St. Agnes Convent | Prague
Convent of St. Agnes of Bohemia | National Gallery
Convent of St. Agnes of Bohemia | Interior
Convent of St. Agnes of Bohemia | Courtyard
Convent of St. Agnes of Bohemia | Night View
St. Agnes, National Gallery

Convent of St. Agnes of Bohemia - National Gallery

Founded by Princess Agnes of the Premyslid dynasty in 1231, the Convent of St. Agnes of Bohemia is the oldest Gothic building in Prague and was used by the Order of Saint Clare, also known as the Order of Poor Ladies (the second Franciscan order established, founded by St. Clare and St. Francis of Assisi in 1212). This wondrous Gothic structure narrowly escaped demolition in the 19th century when historic synagogues and homes were destroyed in the Old Town and Jewish Quarter slum clearance, due to the success of the Union for the Renewal of the Convent of the Blessed Agnes. The National Gallery renovated the structure in 1963 and ever since 2000 the convent has been displaying medieval art from Bohemia and Central Europe. The impressive collection focuses on the development of Czech art in the 14th century with religious panel paintings and sculptures plus 15th century panel paintings that show external influences from across Europe. In the gallery you can also find the Kalina Anežka restaurant, which showcases the best of what Czech fine dining has to offer.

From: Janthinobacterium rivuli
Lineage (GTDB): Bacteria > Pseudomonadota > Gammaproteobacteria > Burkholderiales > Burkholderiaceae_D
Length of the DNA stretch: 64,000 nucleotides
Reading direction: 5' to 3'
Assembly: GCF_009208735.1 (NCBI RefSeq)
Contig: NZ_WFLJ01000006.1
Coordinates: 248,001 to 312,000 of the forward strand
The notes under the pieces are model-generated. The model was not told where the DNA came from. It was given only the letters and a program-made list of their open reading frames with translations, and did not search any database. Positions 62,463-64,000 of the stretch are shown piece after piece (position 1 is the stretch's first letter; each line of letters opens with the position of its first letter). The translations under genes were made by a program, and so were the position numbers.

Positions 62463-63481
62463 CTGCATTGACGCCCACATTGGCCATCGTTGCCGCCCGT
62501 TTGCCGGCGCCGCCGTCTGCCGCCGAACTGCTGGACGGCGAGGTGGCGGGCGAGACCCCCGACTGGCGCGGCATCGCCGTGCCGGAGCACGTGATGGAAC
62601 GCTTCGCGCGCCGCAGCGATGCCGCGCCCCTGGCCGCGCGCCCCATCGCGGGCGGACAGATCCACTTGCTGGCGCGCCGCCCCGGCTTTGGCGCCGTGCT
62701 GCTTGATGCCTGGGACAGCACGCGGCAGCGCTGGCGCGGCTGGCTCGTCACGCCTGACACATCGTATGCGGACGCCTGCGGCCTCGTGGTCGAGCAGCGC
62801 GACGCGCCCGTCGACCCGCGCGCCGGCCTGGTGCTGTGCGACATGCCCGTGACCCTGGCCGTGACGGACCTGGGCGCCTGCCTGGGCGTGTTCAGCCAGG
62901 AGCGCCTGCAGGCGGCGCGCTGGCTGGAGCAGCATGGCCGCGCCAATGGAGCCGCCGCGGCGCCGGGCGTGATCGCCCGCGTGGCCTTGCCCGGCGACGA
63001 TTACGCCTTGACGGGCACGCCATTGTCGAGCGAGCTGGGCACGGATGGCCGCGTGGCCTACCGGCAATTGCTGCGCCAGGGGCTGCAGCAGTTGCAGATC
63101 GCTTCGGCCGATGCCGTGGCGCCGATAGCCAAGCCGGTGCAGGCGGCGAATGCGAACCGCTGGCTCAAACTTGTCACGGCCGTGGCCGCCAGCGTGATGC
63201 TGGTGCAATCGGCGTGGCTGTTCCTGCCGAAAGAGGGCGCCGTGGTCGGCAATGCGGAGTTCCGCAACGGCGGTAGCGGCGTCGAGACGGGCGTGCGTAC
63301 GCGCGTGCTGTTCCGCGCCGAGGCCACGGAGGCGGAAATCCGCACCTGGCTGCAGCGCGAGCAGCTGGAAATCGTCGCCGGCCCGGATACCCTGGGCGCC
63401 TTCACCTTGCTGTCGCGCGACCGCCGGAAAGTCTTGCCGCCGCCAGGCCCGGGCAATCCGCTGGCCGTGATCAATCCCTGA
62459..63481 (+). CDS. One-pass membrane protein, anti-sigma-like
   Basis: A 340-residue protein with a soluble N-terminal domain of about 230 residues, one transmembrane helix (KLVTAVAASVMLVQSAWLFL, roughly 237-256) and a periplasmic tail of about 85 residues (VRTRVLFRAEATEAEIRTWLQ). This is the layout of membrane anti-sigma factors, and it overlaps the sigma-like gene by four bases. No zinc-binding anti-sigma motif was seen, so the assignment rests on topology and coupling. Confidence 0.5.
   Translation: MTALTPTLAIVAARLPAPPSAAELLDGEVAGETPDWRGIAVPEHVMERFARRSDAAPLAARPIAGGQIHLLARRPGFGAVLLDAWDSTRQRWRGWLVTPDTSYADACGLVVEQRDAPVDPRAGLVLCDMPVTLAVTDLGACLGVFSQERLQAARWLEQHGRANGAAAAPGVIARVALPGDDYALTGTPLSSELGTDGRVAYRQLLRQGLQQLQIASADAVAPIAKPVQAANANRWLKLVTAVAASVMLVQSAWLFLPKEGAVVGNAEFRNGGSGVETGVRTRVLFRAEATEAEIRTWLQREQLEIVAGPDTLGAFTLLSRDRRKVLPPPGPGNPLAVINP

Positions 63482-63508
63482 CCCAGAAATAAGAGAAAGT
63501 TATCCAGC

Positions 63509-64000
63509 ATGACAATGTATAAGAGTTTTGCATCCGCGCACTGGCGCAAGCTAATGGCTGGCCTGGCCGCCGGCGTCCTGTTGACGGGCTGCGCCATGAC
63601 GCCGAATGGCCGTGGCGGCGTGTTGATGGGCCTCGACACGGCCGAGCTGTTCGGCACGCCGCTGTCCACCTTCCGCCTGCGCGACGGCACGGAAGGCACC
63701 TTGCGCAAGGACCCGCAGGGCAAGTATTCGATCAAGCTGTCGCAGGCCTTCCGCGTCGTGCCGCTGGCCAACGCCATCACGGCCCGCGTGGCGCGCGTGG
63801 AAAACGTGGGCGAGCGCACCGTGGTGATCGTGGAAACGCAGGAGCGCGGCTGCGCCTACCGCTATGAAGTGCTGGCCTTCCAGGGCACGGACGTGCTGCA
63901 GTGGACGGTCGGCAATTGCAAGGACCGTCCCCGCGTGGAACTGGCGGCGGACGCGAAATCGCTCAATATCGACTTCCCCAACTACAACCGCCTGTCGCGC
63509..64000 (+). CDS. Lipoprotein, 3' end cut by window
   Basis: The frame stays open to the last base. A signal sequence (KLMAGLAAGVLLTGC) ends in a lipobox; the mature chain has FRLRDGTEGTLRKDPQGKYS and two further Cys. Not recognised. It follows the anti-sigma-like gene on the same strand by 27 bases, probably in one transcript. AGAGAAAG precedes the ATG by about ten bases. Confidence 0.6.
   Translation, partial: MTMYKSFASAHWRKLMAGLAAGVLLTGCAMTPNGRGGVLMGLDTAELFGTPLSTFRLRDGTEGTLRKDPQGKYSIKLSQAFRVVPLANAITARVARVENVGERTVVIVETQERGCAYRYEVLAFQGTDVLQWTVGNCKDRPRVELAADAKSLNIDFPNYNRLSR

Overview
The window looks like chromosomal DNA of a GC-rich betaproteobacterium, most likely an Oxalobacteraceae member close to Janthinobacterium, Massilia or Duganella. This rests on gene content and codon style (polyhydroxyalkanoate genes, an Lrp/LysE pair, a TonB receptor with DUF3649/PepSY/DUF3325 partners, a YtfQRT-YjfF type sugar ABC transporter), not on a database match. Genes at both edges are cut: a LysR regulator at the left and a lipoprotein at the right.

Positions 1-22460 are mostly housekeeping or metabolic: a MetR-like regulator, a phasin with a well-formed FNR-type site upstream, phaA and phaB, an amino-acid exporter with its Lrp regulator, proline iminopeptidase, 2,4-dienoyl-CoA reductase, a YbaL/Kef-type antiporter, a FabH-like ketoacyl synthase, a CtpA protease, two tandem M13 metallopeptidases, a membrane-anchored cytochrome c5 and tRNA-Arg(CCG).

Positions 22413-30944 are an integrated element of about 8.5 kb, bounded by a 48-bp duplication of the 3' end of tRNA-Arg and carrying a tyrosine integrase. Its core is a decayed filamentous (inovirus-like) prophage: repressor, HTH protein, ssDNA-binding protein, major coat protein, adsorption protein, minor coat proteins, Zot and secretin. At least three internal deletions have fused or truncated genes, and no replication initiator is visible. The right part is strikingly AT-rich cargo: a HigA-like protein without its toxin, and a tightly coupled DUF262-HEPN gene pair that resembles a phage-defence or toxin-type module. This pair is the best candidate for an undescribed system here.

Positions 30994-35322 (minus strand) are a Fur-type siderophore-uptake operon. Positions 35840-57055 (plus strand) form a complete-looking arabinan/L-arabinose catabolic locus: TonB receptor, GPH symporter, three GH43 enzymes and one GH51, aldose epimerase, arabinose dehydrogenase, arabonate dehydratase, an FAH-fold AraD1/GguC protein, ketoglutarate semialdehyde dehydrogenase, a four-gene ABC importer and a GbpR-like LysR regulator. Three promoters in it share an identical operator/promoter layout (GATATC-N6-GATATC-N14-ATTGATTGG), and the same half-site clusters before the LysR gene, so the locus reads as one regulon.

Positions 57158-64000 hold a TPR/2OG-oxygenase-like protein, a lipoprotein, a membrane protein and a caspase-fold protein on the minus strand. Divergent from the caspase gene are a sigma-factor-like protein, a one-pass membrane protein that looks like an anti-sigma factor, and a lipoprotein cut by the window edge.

U Milosrdných 17, Praha 1, +420 224 810 628, www.ngprague.cz 

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